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Adiabatic piston/cylinder problem

  1. Feb 9, 2013 #1
    1. The problem statement, all variables and given/known data
    1, 2, and 3 use the following information: a cylinder is closed at both ends and has adiabatic walls. It is divided into two compartments by a movable, frictionless, adiabatic piston. Initially the pressure, volume, and temperature on both sides are equal and given by P=10.0 atm, V=100 Liters and T=300k. The gas is perfect(ideal) with the MOLAR heat capacity of Cv=3R/2(Joules/mol.K)). By means of a heating coil, which is switched on at time t=0, heat is supplied to the compartment on the left, causing the piston to move and the pressures and volumes of the gas in the two compartments to change. A constant current of 10.0 Amps flows through the heating coil; the potential difference across the coil is 100.0 Volts. Assume the power of the heater is also at which heat is delivered to the gas on the left. The heater is turned on for 303.0 seconds, and the system is allowed to come to a new equilibrium. For this new equilibrium state, calculate:

    1.The pressure in atmospheres of the gas in the right hand compartment.
    2. The volume of the right hand compartment.
    3. The final temperature of the left hand compartment



    2. Relevant equations

    PV=nRT
    dW=PdV
    du=dq+dW
    P1V1=P2V2

    Power=I*Voltage
    Power=work/time

    3. The attempt at a solution
    I've found the work to be 303 kJ. I also know that the final pressure on both sides will equal each other. I know that the piston will expand to the right, increasing the volume of the left, while decreasing the volume on the right. I know that because this is an adiabatic closed system that the change in internal energy will be zero.

    I'm fairly sure that the temperature will go up on the right hand side but I'm not 100% sure.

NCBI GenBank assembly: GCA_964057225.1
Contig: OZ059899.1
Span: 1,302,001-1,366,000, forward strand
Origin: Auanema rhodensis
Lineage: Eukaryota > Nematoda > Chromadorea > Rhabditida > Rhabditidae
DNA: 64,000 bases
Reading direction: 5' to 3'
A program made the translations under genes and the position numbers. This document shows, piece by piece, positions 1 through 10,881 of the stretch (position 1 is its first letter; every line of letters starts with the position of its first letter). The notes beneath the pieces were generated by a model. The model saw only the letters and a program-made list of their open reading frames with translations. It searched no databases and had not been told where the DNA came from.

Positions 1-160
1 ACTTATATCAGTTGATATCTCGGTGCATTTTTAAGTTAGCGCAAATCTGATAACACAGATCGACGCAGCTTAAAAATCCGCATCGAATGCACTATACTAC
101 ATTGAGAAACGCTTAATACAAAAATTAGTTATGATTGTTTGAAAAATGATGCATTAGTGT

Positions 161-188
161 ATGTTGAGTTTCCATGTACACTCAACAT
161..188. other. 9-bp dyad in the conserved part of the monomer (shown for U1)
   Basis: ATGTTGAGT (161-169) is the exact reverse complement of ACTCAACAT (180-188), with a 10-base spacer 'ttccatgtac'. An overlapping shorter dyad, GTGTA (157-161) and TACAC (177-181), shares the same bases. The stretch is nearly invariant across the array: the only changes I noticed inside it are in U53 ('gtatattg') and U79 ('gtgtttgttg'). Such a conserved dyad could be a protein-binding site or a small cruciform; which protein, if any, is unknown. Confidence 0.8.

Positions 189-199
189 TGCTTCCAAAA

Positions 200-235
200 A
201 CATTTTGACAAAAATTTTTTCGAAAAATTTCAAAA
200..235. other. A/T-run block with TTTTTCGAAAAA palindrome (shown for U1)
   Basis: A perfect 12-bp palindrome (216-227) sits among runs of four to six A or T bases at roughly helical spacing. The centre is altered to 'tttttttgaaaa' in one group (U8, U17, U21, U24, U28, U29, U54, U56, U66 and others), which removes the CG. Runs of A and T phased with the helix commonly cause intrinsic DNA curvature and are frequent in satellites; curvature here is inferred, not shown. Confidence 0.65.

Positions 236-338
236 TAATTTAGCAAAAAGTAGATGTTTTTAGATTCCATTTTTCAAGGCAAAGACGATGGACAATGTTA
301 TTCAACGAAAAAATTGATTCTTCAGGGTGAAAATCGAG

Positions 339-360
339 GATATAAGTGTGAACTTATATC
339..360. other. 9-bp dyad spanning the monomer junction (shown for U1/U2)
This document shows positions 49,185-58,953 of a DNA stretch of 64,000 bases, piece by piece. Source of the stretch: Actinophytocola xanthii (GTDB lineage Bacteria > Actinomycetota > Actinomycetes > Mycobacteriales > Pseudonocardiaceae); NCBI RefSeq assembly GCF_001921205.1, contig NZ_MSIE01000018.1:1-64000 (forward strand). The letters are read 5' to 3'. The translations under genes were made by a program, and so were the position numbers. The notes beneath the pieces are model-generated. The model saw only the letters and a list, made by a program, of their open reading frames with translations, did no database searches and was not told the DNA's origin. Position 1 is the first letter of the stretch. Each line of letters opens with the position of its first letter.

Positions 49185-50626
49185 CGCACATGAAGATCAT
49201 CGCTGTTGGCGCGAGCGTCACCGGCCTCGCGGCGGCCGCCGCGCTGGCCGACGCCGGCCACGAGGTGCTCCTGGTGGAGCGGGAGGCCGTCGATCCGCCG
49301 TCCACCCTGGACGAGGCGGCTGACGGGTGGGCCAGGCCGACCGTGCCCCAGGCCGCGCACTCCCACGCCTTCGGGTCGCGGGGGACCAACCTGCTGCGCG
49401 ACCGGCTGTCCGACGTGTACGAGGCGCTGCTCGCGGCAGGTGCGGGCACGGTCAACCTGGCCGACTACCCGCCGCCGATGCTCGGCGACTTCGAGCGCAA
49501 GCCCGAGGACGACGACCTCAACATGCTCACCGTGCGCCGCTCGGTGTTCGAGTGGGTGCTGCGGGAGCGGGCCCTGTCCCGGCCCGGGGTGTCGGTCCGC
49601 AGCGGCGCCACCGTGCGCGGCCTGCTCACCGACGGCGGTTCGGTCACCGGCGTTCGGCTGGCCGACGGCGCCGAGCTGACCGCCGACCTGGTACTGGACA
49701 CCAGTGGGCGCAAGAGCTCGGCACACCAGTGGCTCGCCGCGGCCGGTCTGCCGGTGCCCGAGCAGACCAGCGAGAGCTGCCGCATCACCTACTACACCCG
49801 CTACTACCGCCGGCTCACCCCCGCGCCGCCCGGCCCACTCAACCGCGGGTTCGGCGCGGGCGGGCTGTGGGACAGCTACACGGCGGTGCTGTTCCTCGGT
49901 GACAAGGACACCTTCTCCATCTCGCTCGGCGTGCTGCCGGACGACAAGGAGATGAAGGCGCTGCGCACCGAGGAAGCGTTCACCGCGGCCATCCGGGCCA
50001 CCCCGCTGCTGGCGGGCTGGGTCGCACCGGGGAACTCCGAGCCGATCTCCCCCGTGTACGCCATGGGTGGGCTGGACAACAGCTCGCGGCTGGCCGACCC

I worked out a very roundabout way of solving this problem, which involved doing the questions out of order. My professor assured me there is an easier and more efficient way of solving this problem by doing them in order, which is why he presented it in this order.

    My problem is that since I don't know any of the final conditions, how can I determine what any of them are in this order? For instance I know I could integrate PdV=dW, but I need the final volume to have my bounds of integration.

    So I know I'm missing something simple here. Can I do something with the fact that the total volume of this cylinder is 200L? Or is there a way to determine pressure using the work and time? I've searched high and low for some way to do this and I really have no idea.
     
  2. jcsd
  3. Feb 9, 2013 #2

    Andrew Mason

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    Homework Helper

    The right side will undergo adiabatic, quasi-static compression. So use the adiabatic condition for temperature and pressure for the right side:

    [tex]PV^{\gamma} = P(nRT/P)^{\gamma} ⇔ P^{1-\gamma}T^{\gamma} = K [/tex]

    That will give you an expression for the final right T in terms of P (which as you point out has to be the same for both sides).

    Also, look at the work on the surroundings. What does that tell you about how the total heat flow is related to the total change in internal energy? That will tell you how the two temperatures are related

    I think you should be able to work everything out from that.

    AM